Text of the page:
Dietary insulinemic potential and risk of total and cause-specific mortality in the Nurses' Health Study and the Health Professionals Follow-up Study
Diabetes Care Dec 03, 2021
Wan Y, Tabung FK, Lee DH, et al. - Findings revealed elevated risk of all-cause, cardiovascular disease (CVD), and cancer mortality in relation to higher insulinemic potential of diet. To enhance overall health and avert premature death, adopting a diet with low insulinemic potential might represent an effective strategy.
A total of 63,464 women from the Nurses' Health Study (1986–2016) and 42,880 men from the Health Professionals Follow-up Study (1986–2016) were prospectively followed to determine if insulinemic potential of diet is related to risk of all-cause and cause-specific mortality.
A higher dietary insulinemic potential was shown to be linked with an elevated risk of death from all-cause (hazard ratio [HR] comparing extreme quintiles: 1.33; 95% CI 1.29, 1.38; P-trend <0.001), CVD (HR 1.37; 95% CI 1.27, 1.46; P-trend <0.001), and cancers (HR 1.20; 95% CI 1.13, 1.28; P-trend<0.001), in the pooled multivariable-adjusted analyses.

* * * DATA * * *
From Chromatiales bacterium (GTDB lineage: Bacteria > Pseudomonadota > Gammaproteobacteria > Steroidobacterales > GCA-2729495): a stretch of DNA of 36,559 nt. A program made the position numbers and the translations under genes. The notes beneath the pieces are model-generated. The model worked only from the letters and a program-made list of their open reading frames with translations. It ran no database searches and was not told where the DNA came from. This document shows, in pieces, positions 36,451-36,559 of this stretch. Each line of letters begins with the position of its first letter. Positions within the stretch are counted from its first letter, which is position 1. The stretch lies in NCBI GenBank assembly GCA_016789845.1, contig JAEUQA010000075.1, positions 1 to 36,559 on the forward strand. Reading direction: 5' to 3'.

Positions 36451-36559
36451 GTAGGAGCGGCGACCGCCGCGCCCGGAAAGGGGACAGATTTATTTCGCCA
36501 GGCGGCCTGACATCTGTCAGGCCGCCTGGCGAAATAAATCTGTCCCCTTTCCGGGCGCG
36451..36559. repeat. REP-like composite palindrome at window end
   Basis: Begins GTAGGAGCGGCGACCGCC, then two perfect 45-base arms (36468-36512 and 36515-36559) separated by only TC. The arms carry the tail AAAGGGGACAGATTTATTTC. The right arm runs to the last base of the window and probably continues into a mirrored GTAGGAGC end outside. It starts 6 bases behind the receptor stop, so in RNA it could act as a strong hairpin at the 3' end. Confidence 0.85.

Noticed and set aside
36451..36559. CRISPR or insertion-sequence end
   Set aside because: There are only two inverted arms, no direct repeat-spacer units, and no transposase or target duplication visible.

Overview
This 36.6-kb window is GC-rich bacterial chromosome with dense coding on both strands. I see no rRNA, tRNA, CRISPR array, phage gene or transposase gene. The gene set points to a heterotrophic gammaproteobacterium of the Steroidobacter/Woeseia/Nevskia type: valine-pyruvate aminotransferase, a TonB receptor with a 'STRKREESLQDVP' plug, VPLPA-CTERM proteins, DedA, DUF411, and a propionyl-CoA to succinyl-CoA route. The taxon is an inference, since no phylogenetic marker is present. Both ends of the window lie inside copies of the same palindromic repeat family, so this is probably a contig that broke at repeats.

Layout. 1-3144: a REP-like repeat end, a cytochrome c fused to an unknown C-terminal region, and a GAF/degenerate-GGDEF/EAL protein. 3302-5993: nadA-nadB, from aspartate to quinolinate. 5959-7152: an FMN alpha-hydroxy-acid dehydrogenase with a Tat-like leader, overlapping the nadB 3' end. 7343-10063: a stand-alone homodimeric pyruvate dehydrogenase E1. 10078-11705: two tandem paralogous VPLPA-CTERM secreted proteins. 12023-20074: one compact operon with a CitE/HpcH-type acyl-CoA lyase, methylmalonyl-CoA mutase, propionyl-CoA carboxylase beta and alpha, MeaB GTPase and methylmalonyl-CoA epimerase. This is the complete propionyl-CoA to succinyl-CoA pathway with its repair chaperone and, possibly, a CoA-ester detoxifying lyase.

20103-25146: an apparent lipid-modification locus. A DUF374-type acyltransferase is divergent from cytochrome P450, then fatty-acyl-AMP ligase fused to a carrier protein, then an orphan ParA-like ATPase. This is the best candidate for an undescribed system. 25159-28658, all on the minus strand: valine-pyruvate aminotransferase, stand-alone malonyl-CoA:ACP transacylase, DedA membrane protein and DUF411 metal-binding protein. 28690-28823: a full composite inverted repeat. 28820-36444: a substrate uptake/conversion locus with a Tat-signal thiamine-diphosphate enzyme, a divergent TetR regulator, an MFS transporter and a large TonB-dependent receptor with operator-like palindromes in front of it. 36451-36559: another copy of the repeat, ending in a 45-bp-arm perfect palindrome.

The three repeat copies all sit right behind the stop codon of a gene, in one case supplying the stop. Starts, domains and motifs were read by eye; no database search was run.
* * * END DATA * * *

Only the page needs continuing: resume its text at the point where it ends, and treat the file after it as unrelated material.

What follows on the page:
These links were independent of BMI and continued to be significant post-further adjustment for other well-known dietary indices.
In addition, a higher subsequent risk of all-cause (HR 1.13; 95% CI 1.09, 1.18; P-trend<0.001) and CVD (HR 1.10; 95% CI 1.01, 1.21; P-trend = 0.006) mortality was found in participants with the greatest increases in EDIH (empirical dietary index for hyperinsulinemia) scores over an 8-year period vs those whose EDIH scores were stable.
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